Cristina Odone

Journalist, novelist and broadcaster

Why end it all just as we enter a golden age?

April 3, 2011 @ 8:09 pm

Sir Edward Downes and his wife died at an assisted suicide clinic (Photo: Toby Wales)

Sir Edward Downes and his wife died at an assisted suicide clinic (Photo: Toby Wales)

As Nan Maitland, 84, prepared for suicide in a Swiss apartment, she had one concern: could someone file her nail, please, as there was an uncomfortable rough edge? The night before, she had enjoyed a gourmet dinner at a top restaurant with friends; earlier, she had taken leave of her three children in Britain calmly and cheerfully.

Suicide has never been so low-key. Like Nan Maitland, many of those opting to orchestrate their final goodbye do not suffer from a cruel neurological disorder or limb-wasting disease; do not find life impossible after their beloved spouse’s death. No, like Mrs Maitland, the new breed of suicides are active and healthy but reluctant to live through “the prolonged dwindling” of those last 10 or 15 years.

Their survivors are no less matter-of-fact about the event. They talk (even to the press) of the deceased having made “their own choice”, and of their “dignity” and “quiet determination”.

Such talk, devoid of moral considerations, stripped of traditional stoicism with its imperative to “soldier on”, has become commonplace over the past five years.

A young man left paralysed by a sporting accident, a young woman pinned to her bed by debilitating ME, a doctor whose cancer left her only a few months to live: these recent hard cases stirred universal sympathy and softened the public’s attitude.

By the time the conductor Sir Edward Downes and his wife ended their lives, the fact that he was a perfectly healthy 85-year-old, though increasingly deaf, did not strike anyone as extraordinary. Culture had changed, and suicide seemed an acceptable step in the ageing process.

Yet there is a terrible irony here. People are opting out of ageing just as research shows that, surprisingly, most old people are more contented in their final years than at any other time.

Our youth-besotted culture will find this impossible to believe, given that wrinkles, flaccid muscles and an unco-operative memory are regarded as fates worse than death. But this shallow attitude ignores the power of love and learning – and it’s being challenged by the latest scientific research.

Economists at Duke University, North Carolina, recently asked a group of 70-year-olds and a group of 30-year-olds about their well-being: the older cohort felt happier and more optimistic than the younger lot.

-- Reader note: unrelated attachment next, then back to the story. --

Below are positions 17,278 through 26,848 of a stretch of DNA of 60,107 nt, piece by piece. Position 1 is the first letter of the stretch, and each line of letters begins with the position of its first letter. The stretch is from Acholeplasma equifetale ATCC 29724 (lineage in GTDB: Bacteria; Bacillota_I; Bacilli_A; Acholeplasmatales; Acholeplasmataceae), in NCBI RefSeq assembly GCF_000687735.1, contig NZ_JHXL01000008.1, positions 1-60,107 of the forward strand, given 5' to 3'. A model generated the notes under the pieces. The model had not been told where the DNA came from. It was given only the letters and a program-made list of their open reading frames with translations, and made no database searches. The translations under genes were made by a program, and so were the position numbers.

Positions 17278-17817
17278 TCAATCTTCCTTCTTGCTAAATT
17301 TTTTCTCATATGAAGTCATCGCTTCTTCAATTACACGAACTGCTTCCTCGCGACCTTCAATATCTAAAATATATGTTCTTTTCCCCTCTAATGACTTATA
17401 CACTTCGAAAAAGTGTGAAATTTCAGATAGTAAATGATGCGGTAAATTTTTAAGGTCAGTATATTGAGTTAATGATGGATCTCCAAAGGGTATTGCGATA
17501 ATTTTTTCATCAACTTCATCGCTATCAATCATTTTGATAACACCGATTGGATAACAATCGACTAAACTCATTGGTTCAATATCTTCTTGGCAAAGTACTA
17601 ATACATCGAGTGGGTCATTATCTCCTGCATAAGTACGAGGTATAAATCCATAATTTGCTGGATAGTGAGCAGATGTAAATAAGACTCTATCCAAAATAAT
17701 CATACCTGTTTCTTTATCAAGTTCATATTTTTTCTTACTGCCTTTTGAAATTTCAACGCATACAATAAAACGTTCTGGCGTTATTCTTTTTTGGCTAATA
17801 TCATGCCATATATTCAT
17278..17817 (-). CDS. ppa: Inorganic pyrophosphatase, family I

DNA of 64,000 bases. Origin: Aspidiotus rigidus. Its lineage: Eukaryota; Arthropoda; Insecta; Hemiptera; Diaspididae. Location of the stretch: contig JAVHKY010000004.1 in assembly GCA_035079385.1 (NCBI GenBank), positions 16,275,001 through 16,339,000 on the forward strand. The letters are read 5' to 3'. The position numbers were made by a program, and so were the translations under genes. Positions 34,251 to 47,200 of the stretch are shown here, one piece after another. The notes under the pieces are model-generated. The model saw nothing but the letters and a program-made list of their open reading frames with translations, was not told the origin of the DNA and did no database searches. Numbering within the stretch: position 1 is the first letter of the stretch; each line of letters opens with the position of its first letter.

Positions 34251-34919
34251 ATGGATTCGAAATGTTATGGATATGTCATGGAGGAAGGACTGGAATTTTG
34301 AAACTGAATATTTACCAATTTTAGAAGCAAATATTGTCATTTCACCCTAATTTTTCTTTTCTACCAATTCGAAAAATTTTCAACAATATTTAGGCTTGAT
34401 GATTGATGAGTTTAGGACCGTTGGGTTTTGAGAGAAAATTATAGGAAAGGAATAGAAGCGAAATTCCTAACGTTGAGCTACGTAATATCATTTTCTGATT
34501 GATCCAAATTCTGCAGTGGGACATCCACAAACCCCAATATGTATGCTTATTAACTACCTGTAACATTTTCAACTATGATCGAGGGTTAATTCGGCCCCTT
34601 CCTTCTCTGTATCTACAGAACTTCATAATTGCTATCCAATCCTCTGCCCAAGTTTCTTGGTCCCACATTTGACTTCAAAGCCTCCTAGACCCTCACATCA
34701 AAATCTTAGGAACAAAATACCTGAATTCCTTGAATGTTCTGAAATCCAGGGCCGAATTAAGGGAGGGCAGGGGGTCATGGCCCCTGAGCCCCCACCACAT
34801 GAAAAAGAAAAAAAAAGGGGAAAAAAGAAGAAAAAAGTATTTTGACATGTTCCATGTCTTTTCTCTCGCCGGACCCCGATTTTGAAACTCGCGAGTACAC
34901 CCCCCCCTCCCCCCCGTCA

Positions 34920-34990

In The Warmth of the Heart Prevents your Body from Rusting, the French psychologist Marie de Hennezel argues that the last years can be a sort of golden age, when youthful radiance gives way to the radiance of joy. The best-selling book quotes the Princess Palatine, an 18th-century grande dame who, on being asked at what age sexual desire disappeared, answered: “How should I know? I’m only 80.” Compared to such a life force, today’s refusal to grow old seems tragic defeatism.

Predictably, the new desire for neat and tidy, if premature, ends has given rise to a new industry of death. The brand leader is Dignitas, the organisation which assists suicides in Switzerland, where the practice is legal.

Dignitas delivers a package as glossy as a Saga cruise in the Med: instead of a wood-panelled cabin, passengers get an antiseptic if somewhat soulless flat near Zurich; instead of a guide, they will have “an assistant” to ensure that the poisonous cocktail does its business. The organisers ensure they waste no time with bureaucratic procedures such as doctors’ prognoses or proof that the individual’s case is truly a terminal one.

The process is not cheap: at £10,000 per (one-way) ticket, a Dignitas death, like that fortnight’s cruise, can be a rite of passage only for those with a disposable income. But competition will reduce prices as soon as other countries follow Switzerland’s example and legalise assisted suicide. Then everyone can become a passenger on this grisly voyage.

I am not saying that we should return to old-fashioned attitudes towards taking one’s life. Only a few decades back, a suicide stained the family name, left survivors guilty and ashamed, and the deceased was often barred from a Christian burial.

Research into depression and mental illness has changed all that. Attempted suicides and the families of people who kill themselves are counselled rather than stigmatised, and since 2009 even the Catholic Church has judged suicide in the context of the victim’s mental health.

Yet I cannot believe that Nan Maitland asking for a manicure before swallowing a lethal dose is a sign of progress. In my view, the Princess Palatine, 300 years ago, had understood life, and ageing, a whole lot better.

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